He became interested in the events of 1955 when his son played Dixie Youth Baseball, whose uniforms had the Confederate battle flag on their sleeves.
Dixie Youth Baseball, which has removed the flag, came into existence when Little League organizations in eight Southern states seceded from the national Little League after 1955.
Its Official Rule Guide stated: "The Organizers hereof are of the opinion it is for the best interest of all concerned that this program be on a racially segregated basis; they believe that mixed teams and competition between the races would create regrettable conditions and destroy the harmony and tranquility which now exists."
Dixie Youth Baseball, which in 1967 removed that from its charter, has produced major leaguers Bo Jackson, Tom Gordon, Reggie Sanders and Otis Nixon, all African-Americans.
The year the Cannon Street All Stars won without playing was the year after Brown v. Board of Education, and the summer before the December when, 370 miles from here, Rosa Parks refused to move to the back of a Montgomery, Ala., bus.
As the boys were on the night bus trip back from Pennsylvania, a 14-year-old Chicago boy, Emmett Till, visiting his relatives in Mississippi, was seized from his bed and murdered.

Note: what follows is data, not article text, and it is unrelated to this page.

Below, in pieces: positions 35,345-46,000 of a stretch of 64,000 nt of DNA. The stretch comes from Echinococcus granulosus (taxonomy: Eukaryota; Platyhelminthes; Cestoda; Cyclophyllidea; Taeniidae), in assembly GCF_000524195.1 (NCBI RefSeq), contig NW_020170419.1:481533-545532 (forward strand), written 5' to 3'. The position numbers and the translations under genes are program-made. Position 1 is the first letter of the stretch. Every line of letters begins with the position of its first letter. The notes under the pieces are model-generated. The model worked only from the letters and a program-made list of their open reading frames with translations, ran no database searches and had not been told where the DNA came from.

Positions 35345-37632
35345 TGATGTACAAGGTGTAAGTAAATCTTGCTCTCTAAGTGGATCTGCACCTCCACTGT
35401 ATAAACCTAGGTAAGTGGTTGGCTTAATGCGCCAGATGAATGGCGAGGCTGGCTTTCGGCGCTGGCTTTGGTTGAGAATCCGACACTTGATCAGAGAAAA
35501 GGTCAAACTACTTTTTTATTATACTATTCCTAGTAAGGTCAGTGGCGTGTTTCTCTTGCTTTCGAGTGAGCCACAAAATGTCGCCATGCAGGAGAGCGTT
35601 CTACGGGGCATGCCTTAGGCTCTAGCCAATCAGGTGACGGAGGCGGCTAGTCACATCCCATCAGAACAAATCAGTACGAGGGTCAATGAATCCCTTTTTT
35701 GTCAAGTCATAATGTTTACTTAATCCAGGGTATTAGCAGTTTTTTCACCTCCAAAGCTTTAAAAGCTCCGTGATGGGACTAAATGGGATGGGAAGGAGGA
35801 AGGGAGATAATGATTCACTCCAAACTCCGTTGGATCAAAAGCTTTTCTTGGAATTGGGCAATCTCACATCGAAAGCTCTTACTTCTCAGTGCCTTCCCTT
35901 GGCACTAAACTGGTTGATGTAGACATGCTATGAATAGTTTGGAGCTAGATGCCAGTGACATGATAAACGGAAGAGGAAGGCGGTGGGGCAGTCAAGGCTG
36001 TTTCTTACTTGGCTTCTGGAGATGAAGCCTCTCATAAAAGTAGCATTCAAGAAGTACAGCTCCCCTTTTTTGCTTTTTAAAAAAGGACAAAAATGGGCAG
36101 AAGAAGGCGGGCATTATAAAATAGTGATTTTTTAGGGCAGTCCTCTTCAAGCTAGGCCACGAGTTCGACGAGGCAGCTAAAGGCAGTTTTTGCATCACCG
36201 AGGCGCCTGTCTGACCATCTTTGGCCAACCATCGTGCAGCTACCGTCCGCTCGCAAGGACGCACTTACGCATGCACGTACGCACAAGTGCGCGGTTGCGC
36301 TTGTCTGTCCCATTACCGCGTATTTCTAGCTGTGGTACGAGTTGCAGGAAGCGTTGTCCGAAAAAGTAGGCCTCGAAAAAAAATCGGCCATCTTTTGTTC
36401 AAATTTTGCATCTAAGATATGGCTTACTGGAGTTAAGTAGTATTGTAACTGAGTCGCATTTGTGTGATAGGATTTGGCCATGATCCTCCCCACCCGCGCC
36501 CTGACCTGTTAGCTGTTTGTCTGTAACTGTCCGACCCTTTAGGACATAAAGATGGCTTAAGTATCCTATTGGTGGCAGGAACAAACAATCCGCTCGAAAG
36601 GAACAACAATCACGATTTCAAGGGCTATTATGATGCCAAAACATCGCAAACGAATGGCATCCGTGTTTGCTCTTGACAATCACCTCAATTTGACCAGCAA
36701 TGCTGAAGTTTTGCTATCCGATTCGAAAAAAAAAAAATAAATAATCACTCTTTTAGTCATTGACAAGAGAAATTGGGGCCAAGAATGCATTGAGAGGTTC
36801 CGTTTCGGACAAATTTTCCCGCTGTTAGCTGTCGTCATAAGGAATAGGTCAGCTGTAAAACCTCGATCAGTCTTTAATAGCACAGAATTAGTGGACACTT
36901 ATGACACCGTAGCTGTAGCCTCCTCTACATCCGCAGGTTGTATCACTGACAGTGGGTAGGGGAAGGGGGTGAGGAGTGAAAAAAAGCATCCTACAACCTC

"We haven't seen the best of it yet," says John Rivers, 69, the All Stars' shortstop who later studied architecture at Hampton Institute and Columbia University and today has offices in Atlanta and Columbus, Ga.
"The country's always getting better."
It speaks well of these spry gentlemen of nearly three score and ten that, without a trace of bitterness, they are determined to keep telling their story for the benefit of old people who only dimly remember it, and for the edification of young people who cannot imagine it.
It speaks well of the nation that, without gentle reminders by people like the men in the blue blazers, it has difficulty remembering the way things were.
George Will's email address is georgew...@washpost.com.